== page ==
Deploying & managing Windows 10 devices for a small business (1/3)

For this Q4 18′, the business I am working for had decided to shift and move away from carrying multiple devices to a main one, powerful enough but lite enough, something with a good balance, something built around Windows 10 which our IT Department can safely update and maintain.

After a few trials and tests, the Dell 5290 2in1 was selected.

The first part for me was to gather all the piece of the puzzle (Server, Software and processes and end users). In ITIL you would talk about the 4Ps (People, Partner, Product and Process).

For me, the people were our sales team which will be using these devices. I wanted to deal closely with our Partner and Dell vendor so I could get the most out of the 5290 2in1, brand it and make it user-friendly at the same time. Product was based on Windows 10 build 1809, we identified very new features that can benefits the business and create the “Waouh” effect. After a few weeks I had organised my calendar to drive the project in the right direction . Shall we start?

1. Preparation

Providing a custom base for all our team member was a challenge that need to meet the requirements. After a couple of quick tests we decided to stick with the easiest solution which is using Fog server to image a base made of Windows 10 system and use Microsoft Intune to deploy and customize more on the top.

1.1 Boot via PXE Boot

We had to get some of the Official Dell usb type c adaptor to RJ45 interface so the device could pick the network configuration we have in our lab network.

I have also used DellOS software to provide a fresh install of Windows 10 with Dell drivers.

1.2 Setup Dell device

I had to change a couple of BIOS setting for the boot to happen.

  • Secure boot was turned off
  • iPv6 was turned off
  • Bitlocker was turned off (command line to use is manage-bde -off c:)

1.3 Install Ubuntu 18.04 LTS on Server

Installing Ubuntu was more a way to reduce the risk. I knew Fog had plenty of documentation for Ubuntu/Debian but I reckon this to work just fine with any linux distros.

1.4 Configuring network for the server

I had configured the server and checked with
ifconfig & ip route show

Because we are using Ubuntu 18.04, we will have to use netplan to configure this.
Config files are located at /etc/netplan and because we are using a server version we will use networkd as a render.

Network Config

version: 2
dhcp4: no
dhcp6: no
addresses: [10.x.x.x/24]
gateway4: 10.x.x.x
addresses: [DC1, DC2]

I have run following commands

sudo netplan apply
sudo netplan try
ifconfig -a

1.5 Partition requirements

Ubuntu would have automatically created swap, boot and home however Fog need a specific /images partition to work in an optimized way.

Total HDD 500 GB
/swap 4 GB
/boot 1 GB
/ 30 GB
/home 20 GB
/images 415 GB

1.6 Enable SSH for root (for testing only)

nano /etc/ssh/sshd_config change PermitRootLogin yes

And restart services
service sshd restart

1.7 Update system & disable firewall

sudo apt-get update
sudo apt-get upgrade sudo apt-get install git
systemctl stop firewalld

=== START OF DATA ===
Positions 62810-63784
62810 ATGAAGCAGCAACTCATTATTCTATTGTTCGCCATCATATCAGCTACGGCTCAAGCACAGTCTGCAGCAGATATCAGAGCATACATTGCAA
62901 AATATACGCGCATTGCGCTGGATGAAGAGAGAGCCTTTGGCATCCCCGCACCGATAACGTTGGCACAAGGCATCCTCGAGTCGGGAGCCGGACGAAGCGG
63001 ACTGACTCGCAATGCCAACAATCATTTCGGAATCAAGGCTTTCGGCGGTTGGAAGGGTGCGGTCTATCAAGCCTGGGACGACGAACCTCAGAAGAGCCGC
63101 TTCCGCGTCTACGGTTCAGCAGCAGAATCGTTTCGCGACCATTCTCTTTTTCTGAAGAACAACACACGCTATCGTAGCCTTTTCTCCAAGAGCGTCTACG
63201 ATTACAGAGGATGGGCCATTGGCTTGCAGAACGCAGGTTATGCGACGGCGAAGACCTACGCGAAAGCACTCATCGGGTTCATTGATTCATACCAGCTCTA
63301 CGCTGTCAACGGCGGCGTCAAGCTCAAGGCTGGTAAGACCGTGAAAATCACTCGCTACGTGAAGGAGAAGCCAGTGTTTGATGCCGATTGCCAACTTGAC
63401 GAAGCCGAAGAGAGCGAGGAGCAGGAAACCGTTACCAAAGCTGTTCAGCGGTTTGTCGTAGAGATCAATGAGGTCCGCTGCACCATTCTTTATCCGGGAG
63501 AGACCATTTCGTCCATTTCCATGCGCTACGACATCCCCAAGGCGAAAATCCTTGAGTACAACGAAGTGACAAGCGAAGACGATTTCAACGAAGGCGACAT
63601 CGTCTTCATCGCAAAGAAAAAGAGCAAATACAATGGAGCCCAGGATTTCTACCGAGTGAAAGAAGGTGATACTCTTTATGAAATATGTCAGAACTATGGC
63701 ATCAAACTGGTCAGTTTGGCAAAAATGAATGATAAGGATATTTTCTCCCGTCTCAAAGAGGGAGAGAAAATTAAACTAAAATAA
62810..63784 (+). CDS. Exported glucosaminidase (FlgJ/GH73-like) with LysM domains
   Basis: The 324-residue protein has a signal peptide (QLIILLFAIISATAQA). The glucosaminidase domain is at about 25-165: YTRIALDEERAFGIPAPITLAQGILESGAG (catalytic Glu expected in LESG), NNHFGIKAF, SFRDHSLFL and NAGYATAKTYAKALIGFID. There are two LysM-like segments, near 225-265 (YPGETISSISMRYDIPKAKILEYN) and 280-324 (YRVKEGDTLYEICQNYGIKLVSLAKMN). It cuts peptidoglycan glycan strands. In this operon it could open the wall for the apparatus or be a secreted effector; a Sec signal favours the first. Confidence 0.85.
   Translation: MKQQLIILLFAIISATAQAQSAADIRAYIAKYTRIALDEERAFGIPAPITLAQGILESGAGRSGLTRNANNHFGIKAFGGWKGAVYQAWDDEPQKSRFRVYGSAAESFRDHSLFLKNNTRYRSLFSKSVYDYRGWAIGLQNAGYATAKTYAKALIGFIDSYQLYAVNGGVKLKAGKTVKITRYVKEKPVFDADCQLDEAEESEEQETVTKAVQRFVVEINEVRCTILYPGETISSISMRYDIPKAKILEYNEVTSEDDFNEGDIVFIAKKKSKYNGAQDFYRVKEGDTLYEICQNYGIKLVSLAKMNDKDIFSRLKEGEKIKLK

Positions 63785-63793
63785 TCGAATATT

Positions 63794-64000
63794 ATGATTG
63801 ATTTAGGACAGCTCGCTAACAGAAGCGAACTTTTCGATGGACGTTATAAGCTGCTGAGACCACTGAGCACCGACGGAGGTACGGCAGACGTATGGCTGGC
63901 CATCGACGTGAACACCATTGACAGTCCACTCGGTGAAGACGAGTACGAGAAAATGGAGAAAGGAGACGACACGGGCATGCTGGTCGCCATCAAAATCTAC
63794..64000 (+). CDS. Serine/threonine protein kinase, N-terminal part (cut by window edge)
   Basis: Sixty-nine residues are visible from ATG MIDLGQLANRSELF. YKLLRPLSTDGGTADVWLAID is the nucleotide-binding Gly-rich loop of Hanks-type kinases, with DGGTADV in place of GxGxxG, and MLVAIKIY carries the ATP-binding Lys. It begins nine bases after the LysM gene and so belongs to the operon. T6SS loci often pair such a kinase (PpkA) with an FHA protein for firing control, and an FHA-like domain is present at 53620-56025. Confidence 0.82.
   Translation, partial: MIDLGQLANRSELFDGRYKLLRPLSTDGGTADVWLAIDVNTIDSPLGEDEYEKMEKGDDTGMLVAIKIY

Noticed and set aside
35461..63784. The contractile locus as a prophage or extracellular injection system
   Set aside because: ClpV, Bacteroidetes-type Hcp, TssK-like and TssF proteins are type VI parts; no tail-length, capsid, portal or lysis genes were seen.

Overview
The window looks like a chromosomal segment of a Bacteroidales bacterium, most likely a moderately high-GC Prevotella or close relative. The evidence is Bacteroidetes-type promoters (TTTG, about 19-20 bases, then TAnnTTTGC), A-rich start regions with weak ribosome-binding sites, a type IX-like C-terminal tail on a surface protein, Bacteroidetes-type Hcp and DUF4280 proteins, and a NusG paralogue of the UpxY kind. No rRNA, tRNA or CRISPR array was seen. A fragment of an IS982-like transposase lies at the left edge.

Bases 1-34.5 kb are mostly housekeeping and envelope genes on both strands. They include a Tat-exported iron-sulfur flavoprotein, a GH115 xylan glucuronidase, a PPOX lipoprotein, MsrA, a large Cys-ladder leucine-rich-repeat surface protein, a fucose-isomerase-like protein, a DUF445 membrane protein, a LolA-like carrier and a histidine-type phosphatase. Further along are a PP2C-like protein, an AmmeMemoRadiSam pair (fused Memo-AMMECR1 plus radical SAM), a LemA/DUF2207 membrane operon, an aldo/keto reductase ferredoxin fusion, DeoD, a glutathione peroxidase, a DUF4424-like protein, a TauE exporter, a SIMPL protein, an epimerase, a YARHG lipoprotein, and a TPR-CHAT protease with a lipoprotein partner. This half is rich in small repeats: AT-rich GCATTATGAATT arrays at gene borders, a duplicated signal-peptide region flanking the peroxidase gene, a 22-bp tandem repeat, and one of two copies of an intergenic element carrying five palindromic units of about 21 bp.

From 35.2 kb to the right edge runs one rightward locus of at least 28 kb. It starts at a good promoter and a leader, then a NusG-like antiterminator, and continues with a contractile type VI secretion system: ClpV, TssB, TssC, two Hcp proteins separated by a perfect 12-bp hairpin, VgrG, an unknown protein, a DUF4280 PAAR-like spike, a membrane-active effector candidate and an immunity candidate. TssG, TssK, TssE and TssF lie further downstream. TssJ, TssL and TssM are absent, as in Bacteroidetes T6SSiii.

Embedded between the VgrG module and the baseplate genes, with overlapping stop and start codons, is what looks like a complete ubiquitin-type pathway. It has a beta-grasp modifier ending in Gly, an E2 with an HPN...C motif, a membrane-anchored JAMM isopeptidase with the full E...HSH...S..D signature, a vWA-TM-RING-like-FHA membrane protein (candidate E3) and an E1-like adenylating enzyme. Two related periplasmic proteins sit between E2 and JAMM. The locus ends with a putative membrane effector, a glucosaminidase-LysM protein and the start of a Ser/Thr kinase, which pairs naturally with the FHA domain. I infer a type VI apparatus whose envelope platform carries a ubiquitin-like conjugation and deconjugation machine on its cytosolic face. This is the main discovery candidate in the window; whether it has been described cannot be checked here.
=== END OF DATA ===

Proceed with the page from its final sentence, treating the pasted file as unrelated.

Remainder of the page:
systemctl disable firewalld
cd ~

1.8 Setup Time

cp /usr/share/zoneinfo/Australia/Brisbane /etc/localtime

2. Design the automation

2.1 Install Fog

sudo -i
git clone /root/fogproject
cd /root/fogproject
git checkout dev-branch
cd bin

At the end of the installation there is a URL displayed.

Use it to navigate to the fog website (The Server IP)
Click on execute the script (as below)

mysqldump –allow-keywords -x -v fog > fogbackup.sql

Go back to your SSH shell and hit enter to proceed to end configuration

2.2 Configure Apache2

Run command below to locate your php.ini file
php -i | grep “Loaded Configuration File”

  1. Sudo nano /etc/php/7.1/cli/php.ini
  2. Change
    1. memory_limit = 1900M
    1. post_max_size=1900M
    1. upload_max_filesize=1900M
  3. Save Changes
  4. sudo /etc/init.d/apache2 restart

2.3 Upgrade to trunk (fog server)

At the moment, current & latest fog version is 1.5.4 but if you need you can upgrade as per link below

2.4 Configure DHCP Server to use Fog Server to boot PXE

We now need to access our DHCP server to help for Boot PXE on the client device.

Log on your DHCP server (In my case it is a Windows Server). Open the DHCP Server and go to the scope options
Options 66 & 67 need to be changed as below
Option 66: Your FOG Server IP
Option 67: The driver used by your network card to boot with (in our case it is undionly.kpxe)

2.5 Microsoft Surface Pro device case (Optional)

For Microsoft Device there is a bit of complexity for the driver but you can manage that as an exception

Right click on IPv4 and click on Define Vendor Classes

The ASCII code should be PXEClient:Arch:00007:UNDI:003016 (This is specific of the Microsoft Surface Pro 4)

When this is done, you can create a Policies to trigger the right driver.
Type a name for your policy and go to the conditions tab to include a condition. See below

Option 67 – Bootfile: ipxe.efi

What is next?

Next article will talk about how we did customised Windows 10, capture & deployed the image. Finally last article should deal with the MDM (Intune)

3. Customize Windows 10

4. Capture/Deploy the image

5. Managing Devices via Intune

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